A Council for Sustainable Development: A Possible Outcome of the Rio+20 Process (2-3)
A Possible Outcome of the Rio+20 Process was prepared by Jan-Gustav Strandaneas for Stakeholder Forum. It is important to compare the expected outcome from the Conference with the actual results that was agreed upon on Rio+20, so it is necessary to know what the expectation was as detailed in this report under review.
The Council and civil society
Birnie and Boyle state that among the many elements pertaining to international governance, two stand out: one - it is an understanding of international society as something more than a crucible for the resolution of competitive state interests, with law the mere handmaiden of power, and two, governance implies a more cosmopolitan notion of international society than one composed solely of states. Most notions of governance thus envisage participation by other entities, such as non-governmental organisations, industry and business and civil society in
CSD has often been referred to as a crucible of democracy at the UN, and has obviously inspired a number of UN entities to open up their system and process to civil society and allowed members from civil society to participate in working groups, break out groups and plenaries. UNCED in 1992 coined the phrase the nine Major Groups within civil society, and devoted an entire chapter in Agenda 2145 to their position within UN entities working with sustainable development and environment. ECOSOC revised in 1996 their process understanding of the non-governmental organisations to meet the requirements of a ‘new world’ rife with dedicated, knowledgeable and representative members of civil society.
Participation of civil society has been restricted at council levels at the UN. But again progress has been made in this context at the Human Rights Council. The importance of civil society in relation to sustainable development has been thoroughly recognised by the UN General Assembly. The UN resolution on Rio plus 20, of December 2009 has eight specific paragraphs referring to the major groups emphasising their importance at the upcoming high level meeting on sustainable development in Rio 2012.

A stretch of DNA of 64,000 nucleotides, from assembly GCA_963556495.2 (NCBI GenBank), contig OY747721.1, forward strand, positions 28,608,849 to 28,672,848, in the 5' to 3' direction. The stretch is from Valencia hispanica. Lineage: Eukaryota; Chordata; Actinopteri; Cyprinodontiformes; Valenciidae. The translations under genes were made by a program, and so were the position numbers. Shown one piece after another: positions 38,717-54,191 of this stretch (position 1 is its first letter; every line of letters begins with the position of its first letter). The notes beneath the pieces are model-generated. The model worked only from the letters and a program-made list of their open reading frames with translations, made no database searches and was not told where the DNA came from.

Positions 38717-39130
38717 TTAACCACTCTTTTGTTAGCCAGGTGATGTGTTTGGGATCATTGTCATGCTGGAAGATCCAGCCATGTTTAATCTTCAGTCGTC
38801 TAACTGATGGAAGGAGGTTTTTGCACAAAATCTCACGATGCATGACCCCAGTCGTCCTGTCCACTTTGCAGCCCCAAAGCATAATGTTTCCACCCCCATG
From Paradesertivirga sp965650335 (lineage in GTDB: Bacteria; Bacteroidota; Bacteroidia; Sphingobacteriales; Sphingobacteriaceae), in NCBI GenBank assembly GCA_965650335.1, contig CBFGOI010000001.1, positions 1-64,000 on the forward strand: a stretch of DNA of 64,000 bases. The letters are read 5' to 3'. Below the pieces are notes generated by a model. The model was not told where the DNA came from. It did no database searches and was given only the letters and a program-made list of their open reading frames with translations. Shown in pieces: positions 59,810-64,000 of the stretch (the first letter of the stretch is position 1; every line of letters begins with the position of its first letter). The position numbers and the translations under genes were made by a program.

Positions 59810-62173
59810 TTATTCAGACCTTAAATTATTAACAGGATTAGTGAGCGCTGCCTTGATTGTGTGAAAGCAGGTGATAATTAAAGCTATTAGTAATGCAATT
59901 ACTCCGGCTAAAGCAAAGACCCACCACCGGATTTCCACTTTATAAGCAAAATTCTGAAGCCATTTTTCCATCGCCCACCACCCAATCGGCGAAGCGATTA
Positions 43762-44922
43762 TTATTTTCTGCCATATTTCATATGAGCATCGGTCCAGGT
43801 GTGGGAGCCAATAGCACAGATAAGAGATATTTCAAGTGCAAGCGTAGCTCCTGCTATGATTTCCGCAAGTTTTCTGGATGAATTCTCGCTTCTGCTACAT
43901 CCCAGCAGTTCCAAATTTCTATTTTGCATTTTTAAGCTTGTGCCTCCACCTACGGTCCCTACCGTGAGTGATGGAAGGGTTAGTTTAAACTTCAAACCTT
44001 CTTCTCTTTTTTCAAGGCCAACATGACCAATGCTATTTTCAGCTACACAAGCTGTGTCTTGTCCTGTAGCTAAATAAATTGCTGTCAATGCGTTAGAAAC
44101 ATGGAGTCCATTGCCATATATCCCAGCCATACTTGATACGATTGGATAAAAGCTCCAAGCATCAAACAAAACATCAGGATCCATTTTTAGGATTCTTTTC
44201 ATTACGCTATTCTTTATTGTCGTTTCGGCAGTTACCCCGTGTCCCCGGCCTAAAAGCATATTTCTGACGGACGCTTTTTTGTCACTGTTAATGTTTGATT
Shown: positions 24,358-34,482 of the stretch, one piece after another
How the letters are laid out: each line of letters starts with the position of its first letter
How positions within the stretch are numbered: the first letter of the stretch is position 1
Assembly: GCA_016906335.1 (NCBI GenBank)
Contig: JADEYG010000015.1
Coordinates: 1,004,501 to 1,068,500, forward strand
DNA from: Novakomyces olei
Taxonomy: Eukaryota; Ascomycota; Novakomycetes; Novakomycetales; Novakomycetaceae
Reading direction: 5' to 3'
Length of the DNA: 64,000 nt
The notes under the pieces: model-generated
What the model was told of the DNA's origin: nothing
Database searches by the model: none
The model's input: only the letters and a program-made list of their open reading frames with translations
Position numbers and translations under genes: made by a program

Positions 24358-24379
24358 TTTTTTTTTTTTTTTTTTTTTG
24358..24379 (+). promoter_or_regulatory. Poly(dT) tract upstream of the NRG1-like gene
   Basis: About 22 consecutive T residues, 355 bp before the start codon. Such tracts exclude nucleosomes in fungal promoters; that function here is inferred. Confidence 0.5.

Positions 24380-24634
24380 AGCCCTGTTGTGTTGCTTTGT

The best practices involving the major groups at CSD and UNEP with their related organizational activities must be maintained at the new Council on Sustainable Development, and the processes within the UN displaying the best integration of and use of civil society should be the standard for involving the major groups in the Council on Sustainable Development.
Political realities change over time and so do institutions. History shows that the two do not always coincide. Discrepancies between the two can lead to tragic setbacks. “Political institutions develop, often slowly and painfully, over time, as human societies strive to organize themselves to master their environments. But political decay occurs when political systems fail to adjust to changing circumstances. There is something like a law of the conservation of institutions.”
In much the same vein, participants at the “High Level Dialogue on Institutional Framework for Sustainable Development (19 – 21 July, 2011; Solo, Indonesia)” described the weaknesses in the present governance structure of sustainable development. “Governments noted that the current institutional framework for sustainable development was inadequate compared to the mounting challenges, lacked effective mechanisms for monitoring or ensuring the implementation of agreed commitments, had led to fragmentation rather than coherence and integration….. A more effective arrangement needs to be built in order to provide leadership and direction to tackle global environmental challenges.”
Reform means strengthen, not diminish. The Chair’s Summary from the meeting in Solo reflects this understanding and talks about strengthening the UN’s institutions that address sustainable development and the environment. The discussions at this meeting reflected a willingness by the international community to take actions that were relevant to the needs of the future.
The global community has a golden opportunity at the UN Conference on Sustainable Development to adjust governance institutions to reflect political realities in 2012, and to establish the a governance system that can be effective for decades What was boldly begun in principle in 1972 in Stockholm at the UN Conference on the Human Environment, and extensively codified in 1992 in Rio at UNCED, can in 2012 at the UN Conference on Sustainable Development be taken to a higher level of political achievement.
The Solo Message48 and the Chair’s Report from the “High Level Dialogue on Institutional Framework for Sustainable Development” refer directly to discussions revolving around the possibilities of establishing a Sustainable Development Council49, of raising the status of UNEP to specialised agency level50 and of setting up an Inter-Governmental Panel on Sustainable Development.
By Alula Berhe Kidani, 16/07/2012